The Holy Well of Thornton in Craven

Thornton in Craven, a pretty village between Barnoldswick and Skipton, is home to a medieval parish church complete with holy well. Back in Saxon times, when there was the village but no church, local folk would have conducted baptisms at the site of the spring. This gave it the air of holiness, and so it was given a covering and venerated. Or, it may originate further back in the mists of time and had a pagan beginning. Either way, such wells became unfashionable after the Reformation. They were symbols of the decadent and superstitious past. They were either filled in or ignored and allowed to decay. 

Thornton parish is led by a very Anglo-Catholic vicar (a pleasant enough gentleman, who once agreed to give me a tour of the church at a moment's notice) so there is little wonder that the well is still a part of church life. I bobbed in this afternoon and concluded that the water, holy or otherwise, was not fit to drink. In fact, I was not inclined to come into any bodily contact with it all. (See final picture).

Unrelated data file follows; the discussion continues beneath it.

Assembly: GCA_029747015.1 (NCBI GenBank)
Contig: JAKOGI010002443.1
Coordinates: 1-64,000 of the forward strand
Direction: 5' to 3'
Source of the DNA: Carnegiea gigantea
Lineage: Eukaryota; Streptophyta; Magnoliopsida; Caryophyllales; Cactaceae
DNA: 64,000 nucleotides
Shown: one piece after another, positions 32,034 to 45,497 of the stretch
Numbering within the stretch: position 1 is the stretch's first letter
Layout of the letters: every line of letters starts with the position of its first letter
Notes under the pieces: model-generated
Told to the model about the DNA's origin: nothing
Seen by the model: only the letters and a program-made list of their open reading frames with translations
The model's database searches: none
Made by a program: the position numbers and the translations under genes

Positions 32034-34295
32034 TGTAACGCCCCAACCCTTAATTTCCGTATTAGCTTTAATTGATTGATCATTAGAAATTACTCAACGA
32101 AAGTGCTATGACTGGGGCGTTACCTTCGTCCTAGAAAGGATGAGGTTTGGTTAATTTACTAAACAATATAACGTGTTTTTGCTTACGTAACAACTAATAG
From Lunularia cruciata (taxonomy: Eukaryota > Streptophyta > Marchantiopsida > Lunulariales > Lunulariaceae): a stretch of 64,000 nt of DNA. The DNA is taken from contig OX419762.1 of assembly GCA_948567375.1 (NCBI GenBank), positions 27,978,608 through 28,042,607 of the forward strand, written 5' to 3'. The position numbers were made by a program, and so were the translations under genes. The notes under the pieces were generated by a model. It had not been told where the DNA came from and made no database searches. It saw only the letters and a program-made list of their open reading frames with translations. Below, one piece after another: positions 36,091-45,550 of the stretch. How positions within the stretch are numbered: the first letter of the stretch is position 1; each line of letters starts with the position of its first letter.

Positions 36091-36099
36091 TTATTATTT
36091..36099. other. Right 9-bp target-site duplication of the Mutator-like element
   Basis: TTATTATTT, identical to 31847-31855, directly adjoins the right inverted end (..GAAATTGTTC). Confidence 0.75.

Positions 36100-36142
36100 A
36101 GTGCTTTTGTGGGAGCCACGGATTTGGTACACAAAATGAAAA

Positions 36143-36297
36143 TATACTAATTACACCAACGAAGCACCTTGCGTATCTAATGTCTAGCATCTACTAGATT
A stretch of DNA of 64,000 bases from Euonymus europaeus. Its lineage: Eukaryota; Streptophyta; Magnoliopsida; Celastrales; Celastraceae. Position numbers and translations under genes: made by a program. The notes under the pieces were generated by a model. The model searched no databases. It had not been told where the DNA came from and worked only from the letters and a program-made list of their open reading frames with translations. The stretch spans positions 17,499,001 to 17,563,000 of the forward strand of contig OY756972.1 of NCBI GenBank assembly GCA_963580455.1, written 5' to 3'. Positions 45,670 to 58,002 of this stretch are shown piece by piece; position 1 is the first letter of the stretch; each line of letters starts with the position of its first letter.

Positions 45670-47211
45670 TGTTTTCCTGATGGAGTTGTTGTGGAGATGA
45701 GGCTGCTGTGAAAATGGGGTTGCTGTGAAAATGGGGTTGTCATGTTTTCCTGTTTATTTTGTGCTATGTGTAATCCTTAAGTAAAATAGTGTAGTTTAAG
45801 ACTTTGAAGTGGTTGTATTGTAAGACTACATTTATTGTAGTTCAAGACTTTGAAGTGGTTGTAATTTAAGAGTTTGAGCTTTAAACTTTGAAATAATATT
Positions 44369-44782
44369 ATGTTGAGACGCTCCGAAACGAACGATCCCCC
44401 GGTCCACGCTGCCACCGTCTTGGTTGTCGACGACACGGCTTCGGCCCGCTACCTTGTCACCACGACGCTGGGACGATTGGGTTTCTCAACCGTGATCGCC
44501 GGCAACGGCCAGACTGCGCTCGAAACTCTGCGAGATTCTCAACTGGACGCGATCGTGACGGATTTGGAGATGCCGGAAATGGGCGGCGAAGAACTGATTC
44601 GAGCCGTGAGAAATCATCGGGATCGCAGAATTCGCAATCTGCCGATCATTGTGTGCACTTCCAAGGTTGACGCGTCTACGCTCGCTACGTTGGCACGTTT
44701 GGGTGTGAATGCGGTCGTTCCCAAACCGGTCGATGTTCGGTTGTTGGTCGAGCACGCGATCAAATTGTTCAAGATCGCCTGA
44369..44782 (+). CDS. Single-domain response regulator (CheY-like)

Although they arouse my historical curiosity, holy wells do not float my theological boat. They do, however, offer us pictures of Christ. I did think it remarkable this afternoon that this same well has been providing life-giving waters for thousands of years. 
Perhaps this particular holy water needs a good boil...